At Will Employment in Georgia
It happens more often than people like to think. The boss calls an employee into her office for a meeting. During the meeting, she informs the employee that he's fired. The employee is given no explanation. His protests that he is doing good work and that he has no disciplinary problems are ignored. Can the employer do this? Typically, yes because of at will employment laws.
What are the At Will Employment Laws in Georgia?
In Georgia, most workers are usually regarded as employees "at will." This means that the employee works at the will of the employer and the employer can fire the worker at any time, for any reason (just about), and without any notice. Essentially, a worker can be terminated for "a good reason, a bad reason, or for no reason at all."
Most Worker Protection Comes from Federal Law
There are still some limited protections for Georgia employees, but most of them come from federal rather than state law. Some workers have additional protections including those who are in unions or who are in employment contracts.
For example, federal law forbids discrimination in a person's employment on the basis of race, sex, age, religion, national origin and disability. If a worker thinks he or she was terminated for one of these illegal reasons, and if that belief is eventually upheld in court or otherwise, the fired employee may be able to recover compensation or, in some instances, even get his or her job back.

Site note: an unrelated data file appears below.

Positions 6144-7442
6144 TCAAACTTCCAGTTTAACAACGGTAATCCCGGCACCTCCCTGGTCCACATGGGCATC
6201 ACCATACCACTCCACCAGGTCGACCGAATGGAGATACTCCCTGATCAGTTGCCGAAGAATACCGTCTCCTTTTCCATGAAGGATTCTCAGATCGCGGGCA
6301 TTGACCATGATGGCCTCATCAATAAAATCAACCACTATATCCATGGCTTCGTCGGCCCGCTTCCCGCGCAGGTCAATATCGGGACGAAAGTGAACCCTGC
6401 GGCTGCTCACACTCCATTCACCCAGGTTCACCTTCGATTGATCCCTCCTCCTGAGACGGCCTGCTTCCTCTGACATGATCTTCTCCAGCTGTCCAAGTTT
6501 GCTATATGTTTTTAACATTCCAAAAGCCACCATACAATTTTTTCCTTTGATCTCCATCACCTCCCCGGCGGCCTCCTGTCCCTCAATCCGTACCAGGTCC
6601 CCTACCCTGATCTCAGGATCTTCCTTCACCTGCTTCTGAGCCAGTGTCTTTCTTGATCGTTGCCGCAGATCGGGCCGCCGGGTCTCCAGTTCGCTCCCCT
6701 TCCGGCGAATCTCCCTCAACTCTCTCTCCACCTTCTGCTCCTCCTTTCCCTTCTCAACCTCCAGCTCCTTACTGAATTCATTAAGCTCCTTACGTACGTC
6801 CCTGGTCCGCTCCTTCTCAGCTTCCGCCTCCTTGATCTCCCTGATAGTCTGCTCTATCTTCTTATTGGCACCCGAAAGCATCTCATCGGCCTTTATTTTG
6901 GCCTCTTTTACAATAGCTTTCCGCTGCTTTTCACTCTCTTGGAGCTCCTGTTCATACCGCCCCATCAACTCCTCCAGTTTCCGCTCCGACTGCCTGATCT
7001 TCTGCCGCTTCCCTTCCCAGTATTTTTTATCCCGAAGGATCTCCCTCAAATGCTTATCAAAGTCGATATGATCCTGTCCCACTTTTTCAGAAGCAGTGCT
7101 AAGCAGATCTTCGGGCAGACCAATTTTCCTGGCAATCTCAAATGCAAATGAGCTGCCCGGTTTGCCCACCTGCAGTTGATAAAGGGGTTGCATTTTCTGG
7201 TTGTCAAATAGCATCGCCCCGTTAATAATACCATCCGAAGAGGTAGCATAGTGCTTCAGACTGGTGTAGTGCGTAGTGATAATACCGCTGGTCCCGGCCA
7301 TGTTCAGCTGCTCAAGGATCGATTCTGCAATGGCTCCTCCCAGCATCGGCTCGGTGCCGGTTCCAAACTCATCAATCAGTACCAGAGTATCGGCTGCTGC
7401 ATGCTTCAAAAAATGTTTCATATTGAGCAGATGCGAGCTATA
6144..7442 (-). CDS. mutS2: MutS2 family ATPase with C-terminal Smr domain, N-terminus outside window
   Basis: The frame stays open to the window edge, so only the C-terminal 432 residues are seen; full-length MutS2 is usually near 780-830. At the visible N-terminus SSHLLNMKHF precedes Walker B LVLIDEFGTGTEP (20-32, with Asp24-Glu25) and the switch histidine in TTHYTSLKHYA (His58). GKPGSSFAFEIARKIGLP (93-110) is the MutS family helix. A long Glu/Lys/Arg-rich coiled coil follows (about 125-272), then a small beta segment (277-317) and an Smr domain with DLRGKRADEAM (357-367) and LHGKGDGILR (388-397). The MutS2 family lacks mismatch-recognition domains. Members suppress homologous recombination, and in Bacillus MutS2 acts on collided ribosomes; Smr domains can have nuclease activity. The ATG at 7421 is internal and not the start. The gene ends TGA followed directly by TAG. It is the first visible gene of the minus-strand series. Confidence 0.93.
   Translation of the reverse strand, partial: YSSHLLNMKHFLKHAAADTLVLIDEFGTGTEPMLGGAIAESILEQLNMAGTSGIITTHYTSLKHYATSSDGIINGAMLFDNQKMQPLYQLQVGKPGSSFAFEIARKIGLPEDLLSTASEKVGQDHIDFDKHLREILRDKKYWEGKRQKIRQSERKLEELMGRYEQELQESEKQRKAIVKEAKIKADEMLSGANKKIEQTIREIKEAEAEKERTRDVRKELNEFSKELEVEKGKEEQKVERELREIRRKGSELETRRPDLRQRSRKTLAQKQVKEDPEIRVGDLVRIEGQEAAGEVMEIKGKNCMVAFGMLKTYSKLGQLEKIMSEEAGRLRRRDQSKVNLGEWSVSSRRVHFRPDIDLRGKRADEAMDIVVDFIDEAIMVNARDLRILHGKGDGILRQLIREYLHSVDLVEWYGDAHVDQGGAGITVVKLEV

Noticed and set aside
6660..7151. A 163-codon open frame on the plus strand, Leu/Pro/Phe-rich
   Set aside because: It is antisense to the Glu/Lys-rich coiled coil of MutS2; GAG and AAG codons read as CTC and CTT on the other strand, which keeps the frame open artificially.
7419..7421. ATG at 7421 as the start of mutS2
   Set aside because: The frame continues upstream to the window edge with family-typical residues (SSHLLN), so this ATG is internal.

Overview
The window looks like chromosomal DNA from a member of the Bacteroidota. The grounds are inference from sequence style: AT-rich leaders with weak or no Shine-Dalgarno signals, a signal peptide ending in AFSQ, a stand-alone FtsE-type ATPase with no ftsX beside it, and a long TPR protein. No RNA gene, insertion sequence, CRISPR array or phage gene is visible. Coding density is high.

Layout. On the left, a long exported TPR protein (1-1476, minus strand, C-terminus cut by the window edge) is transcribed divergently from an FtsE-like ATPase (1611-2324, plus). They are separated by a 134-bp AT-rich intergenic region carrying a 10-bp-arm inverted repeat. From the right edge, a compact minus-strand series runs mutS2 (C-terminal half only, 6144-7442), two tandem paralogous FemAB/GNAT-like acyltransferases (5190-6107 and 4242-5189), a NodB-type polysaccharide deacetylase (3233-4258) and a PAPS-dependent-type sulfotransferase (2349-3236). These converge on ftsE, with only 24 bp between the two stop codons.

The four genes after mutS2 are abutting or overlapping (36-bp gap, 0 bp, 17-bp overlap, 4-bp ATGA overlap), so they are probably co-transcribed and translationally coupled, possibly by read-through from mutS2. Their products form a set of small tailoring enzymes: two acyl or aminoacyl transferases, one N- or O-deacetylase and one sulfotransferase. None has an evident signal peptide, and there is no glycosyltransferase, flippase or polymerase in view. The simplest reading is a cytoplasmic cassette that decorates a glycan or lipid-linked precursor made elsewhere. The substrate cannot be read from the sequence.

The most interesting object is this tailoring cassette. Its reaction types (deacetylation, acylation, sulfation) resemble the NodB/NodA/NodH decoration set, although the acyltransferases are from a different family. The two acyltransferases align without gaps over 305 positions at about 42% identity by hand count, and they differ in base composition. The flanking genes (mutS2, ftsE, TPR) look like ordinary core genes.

Other federal laws protect rights to safety on the job, wage and hour payments, employee benefit plans, family and medical leave, and union activity. In addition, public (government) employees have rights under the Constitution and may be able to appeal adverse employment actions through a grievance system.
Can I Be Fired for Filing a Grievance or Charge of Discrimination?
No, you also can't be terminated because you opposed unlawful employment practices (such as discrimination or retaliation). For example, if you filed an internal grievance or complaint, a charge of discrimination with the Equal Employment Opportunity Commission (EEOC), or a lawsuit, or if you prepared a statement or testified in support of somebody who did.
Am I Protected if I Am in a Contract Employment Situation?
Under Georgia state law, a worker who has a written contract for a definite length of time (two years, for example), may be able to file a lawsuit for breach of contract if the worker is fired.
Employment laws in Georgia are constantly changing. Consider speaking to a Georgia employment law attorney if you have questions about your specific situation.
Have Specific Questions About At Will Employment in Georgia? Ask an Attorney
If you have concerns about signing an at-will agreement, suspect that you fit into an exception, or just need clarification about the law, you should talk to an experienced employment attorney in Georgia. An attorney can not only explain how the state's employment laws apply to you, but also provide personalized legal advice on how to proceed.
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